Winson’s view, in other words, doesn’t offer a new interpretation of dreams so much as it provides a biological and evolutionary rationale for the phenomenon of dreaming. In a similar spirit, he thinks REM sleep may offer a way to account biologically for the formation of the unconscious. Psychoanalytic studies, for example, indicate that the unconscious mind is shaped in early childhood. Winson notes that our neural circuits are quite plastic in early life, when we must rapidly build our cognitive framework--a core of knowledge that we’ll use to integrate subsequent experiences and interpret them for future reference. This process is most intensive in young children. Two-year-olds spend three hours a night in REM sleep, a third more time than adults do. In children, Winson suspects that much of this time is spent building up coping strategies to get them through life.

All of this is quite speculative, of course, he says, and deftly changes the subject. My main interest is to clarify how memory is processed in REM sleep.

Winson’s eyes regain their twinkle as he describes the plan of his latest experiment. In his 1978 experiment to gauge the importance of theta rhythm, Winson wiped out the rhythm completely. As a result, rats were deprived of theta both as they explored the maze and during REM sleep. But in 1990, he relates, Robert Vertes, of Florida Atlantic University at Boca Raton, pinpointed a part of the brain stem that drives theta rhythm exclusively during REM sleep. And that has enabled Winson and Vertes to design a maze experiment to see what happens to the memory of rats when only those neurons are knocked out.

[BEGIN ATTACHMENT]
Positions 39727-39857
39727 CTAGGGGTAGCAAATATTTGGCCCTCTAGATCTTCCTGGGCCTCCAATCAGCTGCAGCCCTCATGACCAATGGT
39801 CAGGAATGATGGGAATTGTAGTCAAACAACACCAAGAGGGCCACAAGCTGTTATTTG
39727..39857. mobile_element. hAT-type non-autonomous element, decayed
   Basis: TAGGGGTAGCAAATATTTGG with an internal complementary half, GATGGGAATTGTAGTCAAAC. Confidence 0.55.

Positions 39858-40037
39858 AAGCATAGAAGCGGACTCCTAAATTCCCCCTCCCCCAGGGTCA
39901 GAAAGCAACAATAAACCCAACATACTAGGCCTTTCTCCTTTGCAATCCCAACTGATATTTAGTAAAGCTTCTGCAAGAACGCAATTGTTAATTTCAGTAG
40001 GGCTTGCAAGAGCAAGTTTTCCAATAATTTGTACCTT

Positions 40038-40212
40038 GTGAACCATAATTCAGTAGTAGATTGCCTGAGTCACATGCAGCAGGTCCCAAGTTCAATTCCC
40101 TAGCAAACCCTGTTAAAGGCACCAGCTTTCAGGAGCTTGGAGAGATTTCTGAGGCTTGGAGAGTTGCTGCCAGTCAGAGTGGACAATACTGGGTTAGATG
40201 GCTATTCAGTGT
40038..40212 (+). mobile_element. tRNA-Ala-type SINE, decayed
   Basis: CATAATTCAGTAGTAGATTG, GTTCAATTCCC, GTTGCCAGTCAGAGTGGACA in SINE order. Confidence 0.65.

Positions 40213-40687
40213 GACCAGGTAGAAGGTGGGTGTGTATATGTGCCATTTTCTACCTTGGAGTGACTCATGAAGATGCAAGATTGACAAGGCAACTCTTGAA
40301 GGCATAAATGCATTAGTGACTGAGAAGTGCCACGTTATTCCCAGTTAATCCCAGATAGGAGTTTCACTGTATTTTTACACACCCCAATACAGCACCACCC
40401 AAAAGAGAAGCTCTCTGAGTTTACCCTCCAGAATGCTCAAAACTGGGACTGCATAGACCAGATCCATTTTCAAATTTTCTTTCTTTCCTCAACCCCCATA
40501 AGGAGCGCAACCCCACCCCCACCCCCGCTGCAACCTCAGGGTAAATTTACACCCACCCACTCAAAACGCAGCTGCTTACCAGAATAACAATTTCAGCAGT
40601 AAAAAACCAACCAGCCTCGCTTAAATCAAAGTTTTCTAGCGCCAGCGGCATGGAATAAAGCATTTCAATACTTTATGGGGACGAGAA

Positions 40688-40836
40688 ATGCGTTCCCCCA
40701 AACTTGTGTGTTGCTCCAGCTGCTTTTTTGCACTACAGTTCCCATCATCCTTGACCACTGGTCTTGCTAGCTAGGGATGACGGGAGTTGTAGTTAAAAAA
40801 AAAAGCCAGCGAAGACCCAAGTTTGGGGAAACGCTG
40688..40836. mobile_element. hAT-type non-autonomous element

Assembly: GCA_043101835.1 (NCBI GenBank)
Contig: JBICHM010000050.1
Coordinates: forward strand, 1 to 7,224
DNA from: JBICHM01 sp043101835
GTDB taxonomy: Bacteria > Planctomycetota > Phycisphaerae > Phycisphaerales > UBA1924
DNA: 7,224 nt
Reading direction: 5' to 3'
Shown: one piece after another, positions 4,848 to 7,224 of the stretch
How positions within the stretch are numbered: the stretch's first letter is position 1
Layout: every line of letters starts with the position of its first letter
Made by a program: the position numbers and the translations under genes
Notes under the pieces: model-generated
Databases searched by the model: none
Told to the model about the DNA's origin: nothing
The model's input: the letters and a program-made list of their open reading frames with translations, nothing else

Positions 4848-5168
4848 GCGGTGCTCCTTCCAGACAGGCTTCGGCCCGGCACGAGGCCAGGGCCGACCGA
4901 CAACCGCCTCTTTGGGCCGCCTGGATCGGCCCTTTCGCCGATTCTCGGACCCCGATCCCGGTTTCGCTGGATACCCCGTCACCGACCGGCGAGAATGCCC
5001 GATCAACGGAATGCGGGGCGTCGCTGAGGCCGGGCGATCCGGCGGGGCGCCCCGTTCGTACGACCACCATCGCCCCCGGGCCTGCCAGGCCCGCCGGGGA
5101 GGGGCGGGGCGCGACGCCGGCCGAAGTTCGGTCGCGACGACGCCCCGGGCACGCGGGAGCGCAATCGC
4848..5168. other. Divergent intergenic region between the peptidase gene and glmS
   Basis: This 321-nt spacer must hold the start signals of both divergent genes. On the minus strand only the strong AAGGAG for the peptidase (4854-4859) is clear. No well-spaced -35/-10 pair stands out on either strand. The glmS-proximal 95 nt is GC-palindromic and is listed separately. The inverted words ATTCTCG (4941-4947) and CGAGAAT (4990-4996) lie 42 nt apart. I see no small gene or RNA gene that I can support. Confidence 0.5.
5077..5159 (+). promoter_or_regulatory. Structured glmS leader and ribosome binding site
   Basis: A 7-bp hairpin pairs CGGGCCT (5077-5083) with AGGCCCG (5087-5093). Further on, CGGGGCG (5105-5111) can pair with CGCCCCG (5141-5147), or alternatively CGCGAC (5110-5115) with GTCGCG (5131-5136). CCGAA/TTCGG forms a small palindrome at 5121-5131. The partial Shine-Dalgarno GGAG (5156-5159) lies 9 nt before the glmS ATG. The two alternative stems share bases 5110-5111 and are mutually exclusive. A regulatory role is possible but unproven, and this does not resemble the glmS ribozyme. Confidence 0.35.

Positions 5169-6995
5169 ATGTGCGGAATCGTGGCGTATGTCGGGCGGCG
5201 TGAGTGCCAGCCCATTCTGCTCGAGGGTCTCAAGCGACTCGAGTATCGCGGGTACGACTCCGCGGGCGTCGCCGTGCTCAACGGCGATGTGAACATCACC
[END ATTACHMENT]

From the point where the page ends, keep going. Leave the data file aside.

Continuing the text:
If Winson is on target, these rats will still experience theta waves when awake and thus have no difficulty exploring a maze. But without theta in REM sleep, the processing of these daytime memories will be impossible. A series of mnemonic tests comparing these animals with control animals will then start to tease out just how this process works. Whatever the outcome, science will come one step closer to knowing whether we are, after all, such stuff as dreams are made on.